China and the U.S.: a new balance in the global financial system  

Professor Billio and Professor Pelizzon

A joint research project that involves Ca’ Foscari University of Venice, Goethe University Frankfurt, the Massachusetts Institute of Technology, the University of Massachusetts Amherst, and Stockholm University is analysing the changing role of the U.S. in the global financial system

The international team is proposing a new approach to understand how China and other countries are currently competing for the dominant role in the global financial system. The results are being presented at the Geopolitics and Economics Kiel-CEPR Conference.

The U.S.A.’s dominant role in the global financial system is changing. The commercial conflict with China that began in 2018 with the presidency of Donald Trump and the outbreak of the COVID-19 pandemic have reduced the primacy of the U.S. in the global market. At the same time, China is becoming the second most powerful player in the market in terms of its influence on global financial centres. Finally, the war in Ukraine and the energy crisis are favouring these processes and the creation of a bi-polar or multi-polar world.
The analysis is conducted by an international team of researchers who use data from minute-per-minute market trading.

“Our analysis shows that the U.S. have lost their global advantage over the last few years,” says Loriana Pelizzon, Professor of finance at Ca’ Foscari University of Venice and Director of he Research Center SAFE ("Sustainable Architecture for Finance in Europe") at Goethe University Frankfurt. “Since 2015 other countries have emerged and occupied primary roles, increasing their chances of assuming central positions in the web of financial relations. At the same time, China is increasingly looking central.”

Monica Billio from Ca’ Foscari University of Venice, Andrew W. Lo from Massachusetts Institute of Technology, Mila Getmansky Sherman from University of Massachusetts Amherst, Loriana Pelizzon from Goethe University Frankfurt and Abalfazl Zareei from Stockholm University have analysed the yields of the New York Stock Exchange (NYSE) from 2012 to 2020, focusing on 12 country-specific ETF funds. “By using high-frequency data we have mapped out the web that defines the global financial system in a given moment. We can thus visualise the system’s reactions to ‘innovations’ such as trade wars, COVID-19 and other public health issues, obtaining a deeper understanding of global dynamics,” says Monica Billio.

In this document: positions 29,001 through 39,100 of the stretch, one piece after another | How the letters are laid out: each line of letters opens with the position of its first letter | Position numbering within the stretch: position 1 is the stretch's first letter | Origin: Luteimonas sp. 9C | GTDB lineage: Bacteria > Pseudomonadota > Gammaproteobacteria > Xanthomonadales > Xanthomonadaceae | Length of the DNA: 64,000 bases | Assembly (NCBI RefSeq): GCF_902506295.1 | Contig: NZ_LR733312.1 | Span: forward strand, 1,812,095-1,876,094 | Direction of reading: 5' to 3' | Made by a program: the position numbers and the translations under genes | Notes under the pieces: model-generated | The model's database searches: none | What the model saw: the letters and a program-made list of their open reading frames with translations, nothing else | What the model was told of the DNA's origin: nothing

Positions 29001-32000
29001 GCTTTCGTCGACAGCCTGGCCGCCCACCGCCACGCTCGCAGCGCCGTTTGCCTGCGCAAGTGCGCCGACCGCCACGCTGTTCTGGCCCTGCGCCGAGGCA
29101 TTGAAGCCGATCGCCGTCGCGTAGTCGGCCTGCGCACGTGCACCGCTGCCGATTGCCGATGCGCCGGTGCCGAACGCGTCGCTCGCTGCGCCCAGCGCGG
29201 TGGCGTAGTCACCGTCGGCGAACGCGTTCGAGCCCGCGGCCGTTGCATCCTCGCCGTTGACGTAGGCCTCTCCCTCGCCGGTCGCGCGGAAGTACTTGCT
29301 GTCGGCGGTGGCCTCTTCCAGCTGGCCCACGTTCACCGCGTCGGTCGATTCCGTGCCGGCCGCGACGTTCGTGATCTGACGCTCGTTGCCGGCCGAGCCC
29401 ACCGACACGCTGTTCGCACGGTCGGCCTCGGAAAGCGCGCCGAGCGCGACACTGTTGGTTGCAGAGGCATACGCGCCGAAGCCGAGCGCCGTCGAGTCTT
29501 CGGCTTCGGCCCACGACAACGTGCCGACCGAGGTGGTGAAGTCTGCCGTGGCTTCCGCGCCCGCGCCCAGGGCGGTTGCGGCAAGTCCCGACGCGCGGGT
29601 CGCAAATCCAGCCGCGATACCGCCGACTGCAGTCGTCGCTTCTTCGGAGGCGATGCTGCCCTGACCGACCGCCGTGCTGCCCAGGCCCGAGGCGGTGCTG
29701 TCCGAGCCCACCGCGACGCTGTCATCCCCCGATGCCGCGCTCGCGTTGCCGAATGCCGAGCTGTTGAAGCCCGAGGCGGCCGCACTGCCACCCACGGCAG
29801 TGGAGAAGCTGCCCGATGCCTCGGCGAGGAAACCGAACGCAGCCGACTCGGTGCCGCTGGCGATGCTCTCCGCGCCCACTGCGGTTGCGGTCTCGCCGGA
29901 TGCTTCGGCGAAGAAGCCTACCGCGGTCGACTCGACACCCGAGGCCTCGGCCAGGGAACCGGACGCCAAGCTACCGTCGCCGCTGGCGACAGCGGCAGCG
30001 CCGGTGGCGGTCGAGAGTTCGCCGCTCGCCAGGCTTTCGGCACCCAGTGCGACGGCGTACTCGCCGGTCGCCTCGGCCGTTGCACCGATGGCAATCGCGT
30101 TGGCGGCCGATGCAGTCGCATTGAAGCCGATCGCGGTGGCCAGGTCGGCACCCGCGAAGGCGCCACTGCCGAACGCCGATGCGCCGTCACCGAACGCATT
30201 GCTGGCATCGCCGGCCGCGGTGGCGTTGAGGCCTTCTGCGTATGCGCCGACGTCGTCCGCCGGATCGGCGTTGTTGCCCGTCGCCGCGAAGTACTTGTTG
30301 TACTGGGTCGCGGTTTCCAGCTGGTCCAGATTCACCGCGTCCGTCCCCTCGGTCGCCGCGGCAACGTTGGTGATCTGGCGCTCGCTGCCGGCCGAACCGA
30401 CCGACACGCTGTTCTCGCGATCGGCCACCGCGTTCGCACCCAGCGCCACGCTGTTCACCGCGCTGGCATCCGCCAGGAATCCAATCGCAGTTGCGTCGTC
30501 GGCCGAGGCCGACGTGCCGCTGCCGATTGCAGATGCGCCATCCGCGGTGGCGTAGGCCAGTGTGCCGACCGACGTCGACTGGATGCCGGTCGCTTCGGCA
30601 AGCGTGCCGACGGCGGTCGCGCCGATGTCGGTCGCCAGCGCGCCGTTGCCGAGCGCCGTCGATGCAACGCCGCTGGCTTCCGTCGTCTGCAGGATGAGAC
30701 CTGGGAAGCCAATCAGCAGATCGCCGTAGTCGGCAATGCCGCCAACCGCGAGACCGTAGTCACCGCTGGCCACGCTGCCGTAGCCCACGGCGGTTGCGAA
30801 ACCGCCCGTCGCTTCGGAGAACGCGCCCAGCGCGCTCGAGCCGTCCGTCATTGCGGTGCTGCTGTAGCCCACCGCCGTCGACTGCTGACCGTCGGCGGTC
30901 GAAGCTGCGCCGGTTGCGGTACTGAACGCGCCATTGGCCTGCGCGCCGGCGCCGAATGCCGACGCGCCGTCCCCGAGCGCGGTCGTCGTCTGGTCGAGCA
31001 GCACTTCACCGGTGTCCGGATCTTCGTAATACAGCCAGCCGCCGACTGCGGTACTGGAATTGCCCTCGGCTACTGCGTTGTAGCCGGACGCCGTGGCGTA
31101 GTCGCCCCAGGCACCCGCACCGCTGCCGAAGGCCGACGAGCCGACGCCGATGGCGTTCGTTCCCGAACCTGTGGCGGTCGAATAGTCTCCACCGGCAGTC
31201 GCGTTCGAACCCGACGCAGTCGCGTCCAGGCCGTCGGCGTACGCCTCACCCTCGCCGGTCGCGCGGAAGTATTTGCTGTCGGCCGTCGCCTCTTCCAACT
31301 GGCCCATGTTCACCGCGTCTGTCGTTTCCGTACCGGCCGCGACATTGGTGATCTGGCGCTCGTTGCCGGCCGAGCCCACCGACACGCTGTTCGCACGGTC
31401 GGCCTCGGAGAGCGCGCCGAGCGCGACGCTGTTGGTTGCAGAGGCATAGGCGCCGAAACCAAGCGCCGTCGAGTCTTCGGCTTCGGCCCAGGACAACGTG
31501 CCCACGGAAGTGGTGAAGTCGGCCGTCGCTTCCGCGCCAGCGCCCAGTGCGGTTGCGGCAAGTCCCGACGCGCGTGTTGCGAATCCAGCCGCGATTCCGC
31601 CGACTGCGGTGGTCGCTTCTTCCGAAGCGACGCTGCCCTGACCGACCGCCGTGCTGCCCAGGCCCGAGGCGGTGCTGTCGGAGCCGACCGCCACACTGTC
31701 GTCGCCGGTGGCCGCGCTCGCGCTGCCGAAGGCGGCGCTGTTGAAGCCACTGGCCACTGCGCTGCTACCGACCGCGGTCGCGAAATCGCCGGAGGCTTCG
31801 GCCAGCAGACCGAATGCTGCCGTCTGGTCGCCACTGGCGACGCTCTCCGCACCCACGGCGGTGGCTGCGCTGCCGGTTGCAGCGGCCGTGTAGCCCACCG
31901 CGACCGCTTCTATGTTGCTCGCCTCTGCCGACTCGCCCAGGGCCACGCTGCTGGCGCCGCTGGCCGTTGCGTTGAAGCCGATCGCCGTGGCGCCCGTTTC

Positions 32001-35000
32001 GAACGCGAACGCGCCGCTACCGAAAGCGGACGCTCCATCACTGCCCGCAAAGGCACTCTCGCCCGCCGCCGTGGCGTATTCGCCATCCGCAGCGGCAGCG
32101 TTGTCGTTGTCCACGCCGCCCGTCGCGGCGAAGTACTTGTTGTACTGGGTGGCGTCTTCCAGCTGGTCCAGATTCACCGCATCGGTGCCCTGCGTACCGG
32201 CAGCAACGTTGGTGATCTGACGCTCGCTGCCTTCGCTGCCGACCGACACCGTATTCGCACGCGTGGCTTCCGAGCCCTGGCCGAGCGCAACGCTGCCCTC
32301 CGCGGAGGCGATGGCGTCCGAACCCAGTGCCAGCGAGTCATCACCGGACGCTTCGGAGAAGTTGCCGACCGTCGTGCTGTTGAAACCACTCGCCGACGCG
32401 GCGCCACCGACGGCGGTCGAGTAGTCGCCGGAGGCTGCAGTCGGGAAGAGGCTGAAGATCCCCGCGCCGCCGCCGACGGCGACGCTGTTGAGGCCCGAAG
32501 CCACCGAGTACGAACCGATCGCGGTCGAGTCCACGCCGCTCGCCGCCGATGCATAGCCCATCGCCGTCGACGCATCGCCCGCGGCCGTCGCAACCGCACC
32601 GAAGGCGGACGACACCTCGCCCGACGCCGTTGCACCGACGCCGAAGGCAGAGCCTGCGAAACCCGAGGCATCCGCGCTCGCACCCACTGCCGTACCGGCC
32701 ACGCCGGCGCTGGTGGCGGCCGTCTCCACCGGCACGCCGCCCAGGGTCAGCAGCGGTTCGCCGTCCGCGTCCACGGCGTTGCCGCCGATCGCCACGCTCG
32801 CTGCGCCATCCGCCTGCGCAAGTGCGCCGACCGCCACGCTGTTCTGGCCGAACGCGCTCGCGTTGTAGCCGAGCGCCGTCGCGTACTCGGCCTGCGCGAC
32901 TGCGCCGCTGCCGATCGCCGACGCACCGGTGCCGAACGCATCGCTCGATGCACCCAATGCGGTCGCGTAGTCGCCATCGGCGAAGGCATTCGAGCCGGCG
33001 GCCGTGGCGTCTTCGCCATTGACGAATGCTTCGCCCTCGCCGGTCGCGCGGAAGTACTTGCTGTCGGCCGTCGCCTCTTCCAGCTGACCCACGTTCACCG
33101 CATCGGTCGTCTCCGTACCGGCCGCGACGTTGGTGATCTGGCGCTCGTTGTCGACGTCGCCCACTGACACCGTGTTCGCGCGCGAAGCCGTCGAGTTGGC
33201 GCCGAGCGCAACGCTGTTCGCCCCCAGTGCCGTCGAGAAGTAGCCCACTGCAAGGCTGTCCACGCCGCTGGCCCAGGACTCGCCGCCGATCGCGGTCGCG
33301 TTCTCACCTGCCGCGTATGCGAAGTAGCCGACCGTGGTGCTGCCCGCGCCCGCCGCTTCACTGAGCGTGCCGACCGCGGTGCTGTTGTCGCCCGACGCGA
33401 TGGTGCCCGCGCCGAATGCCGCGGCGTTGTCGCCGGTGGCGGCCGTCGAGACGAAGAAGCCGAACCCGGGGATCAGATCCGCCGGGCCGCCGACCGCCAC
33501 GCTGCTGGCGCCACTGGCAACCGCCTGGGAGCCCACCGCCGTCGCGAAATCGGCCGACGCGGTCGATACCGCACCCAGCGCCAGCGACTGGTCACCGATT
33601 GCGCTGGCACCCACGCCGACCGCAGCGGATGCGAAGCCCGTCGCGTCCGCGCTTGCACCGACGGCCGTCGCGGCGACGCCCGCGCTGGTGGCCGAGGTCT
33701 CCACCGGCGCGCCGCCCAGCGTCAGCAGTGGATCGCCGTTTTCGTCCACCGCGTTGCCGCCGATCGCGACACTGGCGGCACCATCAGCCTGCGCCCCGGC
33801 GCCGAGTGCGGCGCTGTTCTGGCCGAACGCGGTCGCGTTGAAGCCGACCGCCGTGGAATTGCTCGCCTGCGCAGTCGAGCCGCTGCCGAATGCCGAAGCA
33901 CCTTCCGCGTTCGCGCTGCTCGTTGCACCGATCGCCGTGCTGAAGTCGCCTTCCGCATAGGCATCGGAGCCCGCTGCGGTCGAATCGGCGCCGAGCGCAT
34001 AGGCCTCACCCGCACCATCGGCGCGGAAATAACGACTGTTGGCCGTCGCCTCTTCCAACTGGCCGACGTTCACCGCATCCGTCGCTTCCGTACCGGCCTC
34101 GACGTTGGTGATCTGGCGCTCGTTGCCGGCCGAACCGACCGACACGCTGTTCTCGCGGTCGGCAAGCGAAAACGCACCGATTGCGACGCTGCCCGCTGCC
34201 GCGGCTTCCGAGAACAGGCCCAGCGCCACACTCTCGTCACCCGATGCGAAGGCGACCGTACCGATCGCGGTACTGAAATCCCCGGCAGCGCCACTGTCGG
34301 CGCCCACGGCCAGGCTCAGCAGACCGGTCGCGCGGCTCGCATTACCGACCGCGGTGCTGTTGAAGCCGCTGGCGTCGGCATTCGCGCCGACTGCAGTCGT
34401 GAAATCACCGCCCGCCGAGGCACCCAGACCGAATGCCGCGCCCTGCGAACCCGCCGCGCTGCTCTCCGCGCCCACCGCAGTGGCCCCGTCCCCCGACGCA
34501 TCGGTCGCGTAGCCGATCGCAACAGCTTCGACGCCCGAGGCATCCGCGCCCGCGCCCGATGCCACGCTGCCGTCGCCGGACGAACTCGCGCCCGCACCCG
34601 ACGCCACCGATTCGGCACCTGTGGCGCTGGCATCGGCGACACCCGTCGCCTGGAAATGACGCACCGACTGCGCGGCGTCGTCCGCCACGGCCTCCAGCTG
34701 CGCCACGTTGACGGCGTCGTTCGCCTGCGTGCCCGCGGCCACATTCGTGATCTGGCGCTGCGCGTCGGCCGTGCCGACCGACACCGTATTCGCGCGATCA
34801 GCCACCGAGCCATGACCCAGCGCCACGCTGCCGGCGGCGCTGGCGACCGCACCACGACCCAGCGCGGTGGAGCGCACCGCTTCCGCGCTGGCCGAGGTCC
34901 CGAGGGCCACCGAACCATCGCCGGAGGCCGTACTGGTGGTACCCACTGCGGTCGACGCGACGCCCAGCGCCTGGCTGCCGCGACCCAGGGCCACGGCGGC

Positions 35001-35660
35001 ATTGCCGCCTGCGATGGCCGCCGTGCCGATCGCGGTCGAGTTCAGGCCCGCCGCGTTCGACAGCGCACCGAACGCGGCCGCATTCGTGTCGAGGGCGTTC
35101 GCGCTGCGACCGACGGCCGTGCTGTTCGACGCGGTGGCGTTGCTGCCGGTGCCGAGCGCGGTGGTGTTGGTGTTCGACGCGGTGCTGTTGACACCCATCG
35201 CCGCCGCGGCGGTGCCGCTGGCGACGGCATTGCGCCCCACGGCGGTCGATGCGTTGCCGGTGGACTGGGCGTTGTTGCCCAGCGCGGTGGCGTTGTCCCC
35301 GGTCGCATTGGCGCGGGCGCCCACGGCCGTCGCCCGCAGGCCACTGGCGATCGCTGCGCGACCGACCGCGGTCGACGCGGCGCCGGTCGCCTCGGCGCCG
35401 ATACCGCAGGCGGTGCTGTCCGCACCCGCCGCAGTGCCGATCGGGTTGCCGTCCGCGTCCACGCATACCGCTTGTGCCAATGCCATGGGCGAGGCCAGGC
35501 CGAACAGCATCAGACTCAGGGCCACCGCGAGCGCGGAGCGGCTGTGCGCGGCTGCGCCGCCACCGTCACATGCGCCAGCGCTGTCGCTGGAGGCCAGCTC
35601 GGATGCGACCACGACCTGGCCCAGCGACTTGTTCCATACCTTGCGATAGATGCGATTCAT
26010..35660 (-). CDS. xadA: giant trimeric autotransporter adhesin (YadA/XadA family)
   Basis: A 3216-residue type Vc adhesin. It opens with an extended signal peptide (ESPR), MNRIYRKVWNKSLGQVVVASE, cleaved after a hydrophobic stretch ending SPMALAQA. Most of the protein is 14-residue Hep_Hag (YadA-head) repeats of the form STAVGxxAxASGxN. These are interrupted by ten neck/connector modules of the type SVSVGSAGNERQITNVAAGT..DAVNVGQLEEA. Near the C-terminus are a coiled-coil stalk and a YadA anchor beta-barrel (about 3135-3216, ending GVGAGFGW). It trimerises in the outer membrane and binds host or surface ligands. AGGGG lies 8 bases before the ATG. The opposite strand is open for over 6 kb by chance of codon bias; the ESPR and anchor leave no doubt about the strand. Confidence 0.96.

The data shows that China, following the introduction of U.S. import duties in spring 2018, has at least reached the level of parity with the U.S. in terms of economic force. This situation has been strengthened since the outbreak of the COVID-19 pandemic in spring 2020. Due to political and epidemiological phenomena, European countries have become more relevant from a financial perspective, especially during the COVID-19 pandemic. The analysis included not only the U.S. and China, but also high-frequency ETF data about Australia, Canada, France, Germany, Italy, Japan, the Netherlands, Sweden, Switzerland and the United Kingdom. According to Professors Billio and Pelizzon, “As a financial centre, Europe is so fragmented that it cannot compete with the emerging duopoly of the U.S. and China.” 

Researchers emphasise that China’s central role is a recent and potentially transitory phenomenon, which is changing with the current energy crisis. Only time will tell whether the global financial system is becoming bipolar or multipolar, and what the role of the U.S. in global financial dynamics will be.

“It is disturbing that one of the first indications that the financial system was becoming bipolar is the tension between the U.S. and China, at a time when scientific collaboration among nations was particularly important to contain COVID-19. The current situation is worrying and requires further analysis, so that we may understand whether we can avoid the ‘Thucydides' Trap’ — i.e., a tendency to engage in fight when an emerging country threatens to supplant the international hegemony of another country. As we change from a monopolar to a bipolar or multipolar world, we should try to avoid the escalation of tension. As individuals and as countries we must adapt to changing global conditions and global realignments in the post-COVID world,” say the researchers.